Choosing “Right” over “Good”

The idea that everything “good” is not “right” is probably not a new concept to anyone. However, even with awareness there is a tendency to overwhelm and overcomplicate our lives with really good things. What do I mean by this? Take for example the woman in a relationship with a great guy who is focused on building his career.  At first glance there is nothing wrong with this, except that this woman has been divorced for four years, is the mother of two teenagers and has spent the larger part of her adult years supporting her ex-husband’s career and raising their children. Although she holds no regrets for those decisions, her desire at this stage of life is to be in a relationship with a partner that can support her dreams as much as she can support theirs.  Someone who is in the season of their life where they can invest in a relationship, relax and travel.  So yes, this may be a good guy, but not the right guy for this particular women and what she needs and desires in this stage of life. We can also look at the father of three small children, that was presented with a job opportunity that would require more travel than his current job.  At present he carries a great deal of guilt for not being able to spend enough time with his children and be the supportive partner that his wife needs.  He noticed that he’s becoming irritable with his family and drinking more to cope with the stress and guilt.  Although this new job would offer good money and career advancement, it wouldn’t necessarily be the right decision for his current situation.  Lastly we have the over scheduled family that is actively involved with their church, have demanding careers, and a mix of sports and performing art activities for their children.  Although taken individually these activities enrich their lives, at the end of the day, they are tired, anxious, and rarely have any downtime to spend together as a family. Do they continue to run from obligation to obligation? Do they volunteer to bake for the upcoming church picnic, or do they opt out of those good things to do what is right for their family and their wellbeing?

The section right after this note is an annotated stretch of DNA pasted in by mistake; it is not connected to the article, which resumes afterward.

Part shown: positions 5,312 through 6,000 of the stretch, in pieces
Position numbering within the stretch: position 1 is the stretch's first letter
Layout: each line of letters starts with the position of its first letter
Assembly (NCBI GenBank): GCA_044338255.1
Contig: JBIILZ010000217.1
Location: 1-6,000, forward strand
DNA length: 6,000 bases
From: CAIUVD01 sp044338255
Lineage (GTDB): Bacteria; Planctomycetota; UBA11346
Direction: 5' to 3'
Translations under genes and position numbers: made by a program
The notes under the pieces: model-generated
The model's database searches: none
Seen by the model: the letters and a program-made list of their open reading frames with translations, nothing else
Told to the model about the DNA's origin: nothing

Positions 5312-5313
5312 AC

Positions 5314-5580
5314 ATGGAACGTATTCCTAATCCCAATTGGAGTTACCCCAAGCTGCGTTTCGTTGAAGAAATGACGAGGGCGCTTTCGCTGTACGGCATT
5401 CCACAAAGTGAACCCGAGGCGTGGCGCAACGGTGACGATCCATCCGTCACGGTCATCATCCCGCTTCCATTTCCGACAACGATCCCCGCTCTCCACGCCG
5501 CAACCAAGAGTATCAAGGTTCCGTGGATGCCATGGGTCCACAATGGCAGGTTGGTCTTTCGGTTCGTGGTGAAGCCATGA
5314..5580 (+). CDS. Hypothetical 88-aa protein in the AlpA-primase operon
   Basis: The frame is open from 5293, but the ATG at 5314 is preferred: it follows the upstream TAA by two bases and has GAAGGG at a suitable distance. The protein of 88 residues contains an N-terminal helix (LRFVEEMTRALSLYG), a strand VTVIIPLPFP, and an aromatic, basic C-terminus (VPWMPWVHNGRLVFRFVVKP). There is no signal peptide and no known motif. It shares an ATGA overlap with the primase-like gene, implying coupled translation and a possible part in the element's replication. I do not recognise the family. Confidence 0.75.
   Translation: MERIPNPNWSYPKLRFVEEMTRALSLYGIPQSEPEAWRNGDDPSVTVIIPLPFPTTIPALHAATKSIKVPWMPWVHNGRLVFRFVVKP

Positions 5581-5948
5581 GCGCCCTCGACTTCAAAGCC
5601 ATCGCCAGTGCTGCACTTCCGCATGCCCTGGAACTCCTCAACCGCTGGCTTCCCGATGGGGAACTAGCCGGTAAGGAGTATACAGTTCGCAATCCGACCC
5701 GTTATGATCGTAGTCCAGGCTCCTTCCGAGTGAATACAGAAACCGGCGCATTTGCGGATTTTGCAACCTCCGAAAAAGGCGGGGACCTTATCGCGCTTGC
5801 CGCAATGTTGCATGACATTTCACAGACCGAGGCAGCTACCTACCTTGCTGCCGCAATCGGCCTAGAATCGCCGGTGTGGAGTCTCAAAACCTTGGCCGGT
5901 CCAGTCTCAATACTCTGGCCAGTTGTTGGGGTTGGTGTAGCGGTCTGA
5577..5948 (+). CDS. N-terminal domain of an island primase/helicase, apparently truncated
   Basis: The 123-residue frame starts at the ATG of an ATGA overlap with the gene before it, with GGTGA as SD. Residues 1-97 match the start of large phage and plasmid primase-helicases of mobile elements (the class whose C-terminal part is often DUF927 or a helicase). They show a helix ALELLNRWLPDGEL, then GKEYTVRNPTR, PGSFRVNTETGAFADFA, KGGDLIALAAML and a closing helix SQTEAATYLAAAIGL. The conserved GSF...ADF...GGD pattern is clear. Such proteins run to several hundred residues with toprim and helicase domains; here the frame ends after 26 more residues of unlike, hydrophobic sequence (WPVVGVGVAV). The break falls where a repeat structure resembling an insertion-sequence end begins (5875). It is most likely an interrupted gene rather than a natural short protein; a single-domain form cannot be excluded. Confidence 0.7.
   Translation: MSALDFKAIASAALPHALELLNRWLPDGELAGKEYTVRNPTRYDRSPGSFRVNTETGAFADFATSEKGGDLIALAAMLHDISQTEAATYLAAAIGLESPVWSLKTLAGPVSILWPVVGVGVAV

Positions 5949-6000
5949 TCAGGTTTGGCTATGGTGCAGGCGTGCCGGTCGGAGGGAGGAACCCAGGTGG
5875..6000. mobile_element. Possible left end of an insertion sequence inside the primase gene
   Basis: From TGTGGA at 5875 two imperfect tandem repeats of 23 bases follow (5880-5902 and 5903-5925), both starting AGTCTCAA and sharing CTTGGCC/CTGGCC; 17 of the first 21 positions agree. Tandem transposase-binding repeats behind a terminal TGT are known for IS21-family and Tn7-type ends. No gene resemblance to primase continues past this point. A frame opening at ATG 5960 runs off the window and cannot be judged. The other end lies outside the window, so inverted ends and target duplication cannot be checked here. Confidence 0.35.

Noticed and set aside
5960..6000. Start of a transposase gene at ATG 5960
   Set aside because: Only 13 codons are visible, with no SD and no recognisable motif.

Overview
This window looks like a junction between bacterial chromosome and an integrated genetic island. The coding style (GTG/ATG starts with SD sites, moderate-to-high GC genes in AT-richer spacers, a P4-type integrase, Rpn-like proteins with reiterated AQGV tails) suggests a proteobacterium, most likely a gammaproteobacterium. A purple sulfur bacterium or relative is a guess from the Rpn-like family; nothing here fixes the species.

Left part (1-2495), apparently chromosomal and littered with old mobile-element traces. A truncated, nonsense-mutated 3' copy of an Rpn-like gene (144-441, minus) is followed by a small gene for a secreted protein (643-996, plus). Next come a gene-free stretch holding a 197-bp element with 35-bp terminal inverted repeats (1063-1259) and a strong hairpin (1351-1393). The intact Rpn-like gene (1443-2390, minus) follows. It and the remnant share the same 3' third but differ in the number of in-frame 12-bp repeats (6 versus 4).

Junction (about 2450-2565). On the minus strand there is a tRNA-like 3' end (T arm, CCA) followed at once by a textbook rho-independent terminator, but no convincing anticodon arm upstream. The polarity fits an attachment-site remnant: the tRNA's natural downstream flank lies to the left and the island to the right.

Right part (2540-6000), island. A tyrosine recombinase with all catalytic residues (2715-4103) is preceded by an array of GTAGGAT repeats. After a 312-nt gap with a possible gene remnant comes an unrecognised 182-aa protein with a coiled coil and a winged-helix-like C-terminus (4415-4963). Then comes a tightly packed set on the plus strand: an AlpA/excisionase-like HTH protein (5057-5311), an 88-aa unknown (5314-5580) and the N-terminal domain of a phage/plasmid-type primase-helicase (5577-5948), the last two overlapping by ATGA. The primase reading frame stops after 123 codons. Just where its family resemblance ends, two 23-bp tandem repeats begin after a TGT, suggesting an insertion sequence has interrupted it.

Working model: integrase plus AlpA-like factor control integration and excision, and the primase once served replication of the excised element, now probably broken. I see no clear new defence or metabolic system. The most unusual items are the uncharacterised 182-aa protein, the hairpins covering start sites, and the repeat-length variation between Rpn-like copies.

With decisions, the answers aren’t always clear, and sometimes you have to set boundaries and say no to really good things. Walking away from something good is never easy, but walking towards what’s right keeps us in line with our purpose and focused on what really matters. Knowing what your goals, values, and overall path are for whatever season of life you are in, helps makes some of these difficult decisions easier. With every tough decision you should ask:

1) What season of life am I in?

2) What is the vision for my family, career, relationships, etc.?

3) How will I feel if I make the decision to move forward or away from this?

If any of those answers are coming from a place of fear, i.e. “I’m afraid I won’t meet anyone else”, “I’m afraid my kids will fall behind”, “I’m afraid I’ll never have this opportunity again”, then chances are the decision is not the right one.  Fear based decisions keep us on the hamster wheel of life, repeating the same patterns and staying stuck in overwhelm and frustration. Having an abundance mindset allows us to have faith that there are always more good things for us on the road ahead.

0 replies

Leave a Reply

Want to join the discussion?
Feel free to contribute!

Leave a Reply

Your email address will not be published. Required fields are marked *